Breed Book 4, Part 03

Three

“I feel like the Lone Ranger in this thing,” Iago said, fiddling with his mask as the followed they flow of marchers. “But not, you know, from the crappy movie. Want to be my Trigger?” he asked, slapping Drake on the shoulder.

“Dude,” Drake said, “we are both too white for you to say anything like that right now. And we just got done having a conversation about how you were uncomfortable being treated like a bike. Why would you want me to be your horse?”

“It wasn’t like I was going to ride you, or anything.”

“That wasn’t very convincing,” Demi said over his shoulder.

Mikaela took a breath to center herself, fighting the urge to tell them to be quiet. They were all anxious, hers just manifested in an overwhelming urge to mother her friends. “Hard not to rain on their parade,” Tucker said, smiling at her. “I’m not prying, you’re just very predictable. And fairly stiff. But a protest doesn’t have to be a wake, even one protesting a wrongful death. It’s also a celebration, of our friends, of our lives, of the fact that we’ve found so many other people who think and feel like we do, of the justice we’re all willing to risk ourselves to bring about. There’s beauty in today, even if we’re here for the ugliest of reasons. It’s okay to find some joy in it, too. And to let go. They look up to you, us, I suppose; but you don’t have to be on all the time, and you don’t have to be more than who you are, either. It’s okay just to be you, today. That’s already a lot of weight to carry.” Mikaela gave her a side eye. “I didn’t mean it like that. I am not a body-shamer- not that I’m saying there’s anything to shame you about.”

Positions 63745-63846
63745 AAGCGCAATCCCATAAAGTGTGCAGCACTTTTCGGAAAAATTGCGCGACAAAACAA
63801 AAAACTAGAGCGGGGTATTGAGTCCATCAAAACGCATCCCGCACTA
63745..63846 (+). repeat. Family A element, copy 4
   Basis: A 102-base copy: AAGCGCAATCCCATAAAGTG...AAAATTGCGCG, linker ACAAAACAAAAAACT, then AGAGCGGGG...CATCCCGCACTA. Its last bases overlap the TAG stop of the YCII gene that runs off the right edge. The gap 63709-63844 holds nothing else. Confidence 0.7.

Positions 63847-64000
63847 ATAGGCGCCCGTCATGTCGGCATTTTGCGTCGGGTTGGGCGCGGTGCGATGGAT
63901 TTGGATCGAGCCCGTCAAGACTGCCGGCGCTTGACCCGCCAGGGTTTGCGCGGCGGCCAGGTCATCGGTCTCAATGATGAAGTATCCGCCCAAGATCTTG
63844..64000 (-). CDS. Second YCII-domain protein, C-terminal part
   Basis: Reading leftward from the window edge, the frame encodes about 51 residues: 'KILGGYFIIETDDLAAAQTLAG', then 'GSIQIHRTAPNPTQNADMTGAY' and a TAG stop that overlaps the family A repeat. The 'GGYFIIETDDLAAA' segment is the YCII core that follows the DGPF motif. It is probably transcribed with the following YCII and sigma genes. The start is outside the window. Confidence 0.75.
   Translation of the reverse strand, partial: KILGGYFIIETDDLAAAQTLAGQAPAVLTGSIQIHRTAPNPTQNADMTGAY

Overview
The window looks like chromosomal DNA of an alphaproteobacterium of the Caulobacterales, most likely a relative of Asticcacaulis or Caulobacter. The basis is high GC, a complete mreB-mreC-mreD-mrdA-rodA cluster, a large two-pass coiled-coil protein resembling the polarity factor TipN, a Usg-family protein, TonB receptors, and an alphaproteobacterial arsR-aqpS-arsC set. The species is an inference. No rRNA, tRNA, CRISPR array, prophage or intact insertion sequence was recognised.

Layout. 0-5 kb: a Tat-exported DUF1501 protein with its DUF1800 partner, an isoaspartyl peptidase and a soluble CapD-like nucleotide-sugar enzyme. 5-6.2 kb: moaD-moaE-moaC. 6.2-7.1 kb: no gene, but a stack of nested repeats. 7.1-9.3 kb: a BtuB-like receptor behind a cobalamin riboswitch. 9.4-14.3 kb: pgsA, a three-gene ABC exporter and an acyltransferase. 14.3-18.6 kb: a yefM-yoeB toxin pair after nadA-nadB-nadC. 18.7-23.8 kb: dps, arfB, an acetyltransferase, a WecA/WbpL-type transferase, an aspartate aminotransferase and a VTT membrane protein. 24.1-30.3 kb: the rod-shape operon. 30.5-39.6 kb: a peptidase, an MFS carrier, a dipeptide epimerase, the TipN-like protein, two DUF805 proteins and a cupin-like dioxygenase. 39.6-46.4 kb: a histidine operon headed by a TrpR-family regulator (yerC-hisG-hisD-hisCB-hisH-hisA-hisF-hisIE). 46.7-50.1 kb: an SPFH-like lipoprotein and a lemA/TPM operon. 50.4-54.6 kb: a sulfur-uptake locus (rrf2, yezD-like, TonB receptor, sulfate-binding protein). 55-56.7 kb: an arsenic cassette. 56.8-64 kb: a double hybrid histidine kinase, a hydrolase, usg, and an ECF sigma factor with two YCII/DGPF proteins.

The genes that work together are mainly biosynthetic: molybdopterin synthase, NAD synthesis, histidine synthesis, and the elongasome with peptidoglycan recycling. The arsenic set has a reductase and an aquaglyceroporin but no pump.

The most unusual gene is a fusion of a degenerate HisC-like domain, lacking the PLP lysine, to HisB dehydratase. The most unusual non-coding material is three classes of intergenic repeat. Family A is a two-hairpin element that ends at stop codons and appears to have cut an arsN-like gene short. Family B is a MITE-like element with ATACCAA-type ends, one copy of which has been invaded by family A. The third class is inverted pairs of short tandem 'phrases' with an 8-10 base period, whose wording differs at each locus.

“Okay, you’re starting to make it weird.”

“Yeah. Sorry. We’re kind of a mine field, which is funny, today; I’m way more worried about the emotional mine field of our relationship than the potential battlefield we’re marching into.”

“Well, yeah. I can be everywhere at once. I think Mayumi could survive a nuclear bomb, you can make people unconscious just by being cross at them, and Demi could fry, well, everyone, so far as I know.”

“And Iago’s got that ice dick thing he’s so oddly proud of.”

“Which I’m sure we’ll find a use for, some day. And Drake can teleport, which… means he could run away really well.”

“I heard that,” Drake said.

“I wasn’t trying to talk so you couldn’t,” Mikaela said. “But you have a point: we can handle ourselves pretty well, out here. But,” she gave an exaggerated glance to a woman walking to the side of her.

“Yeah, just because we can, doesn’t mean we should. The last thing the world needs is to see a gang of Breed drop a sixty foot ice dick on some cop.”

“I mentioned that precisely once,” Iago groaned, “while a little drunk. One time. Are you ever going to lay off?” 

“Absolutely,” Tucker said. “The very second any one of us says or does something at least as stupid.”

“Though the smart money is that will be you again,” Mikaela said, “so we’ll just be bagging on you for something different.”

“Oh, man. How did I become this group’s butt monkey?”

“It’s because you can handle it,” Drake said, patting his shoulder. “And bagging on you makes the rest of us feel closer.”

“And because you grew up as my little brother,” Tucker said, “you don’t feel accepted until you’ve had someone talk crap about you.”

“Okay, therapy’s over,” Iago said, putting up his hands. “I want all of you quacks out of my head.”

“I like it when he’s bossy,” Demi said. 

“So do we know where this thing is headed?” Drake asked.

“There’s a kind of method to the madness, I think,” Mikaela said, turning her phone in her hand to better understand the map on it. “But yeah; one of the groups organizers suggested the route we’re on. Good visibility without getting too close to hospitals where you might clog up emergency services, that kind of thing.”

“I thought the whole point was to be disruptive,” Iago said.

“That explains so much about the last twenty years,” Tucker said.

“You kind of spent an entire afternoon crafting the perfect crème pie, only to sit in it;” Demi said, wincing for emphasis. “That was like 90% self-inflicted.”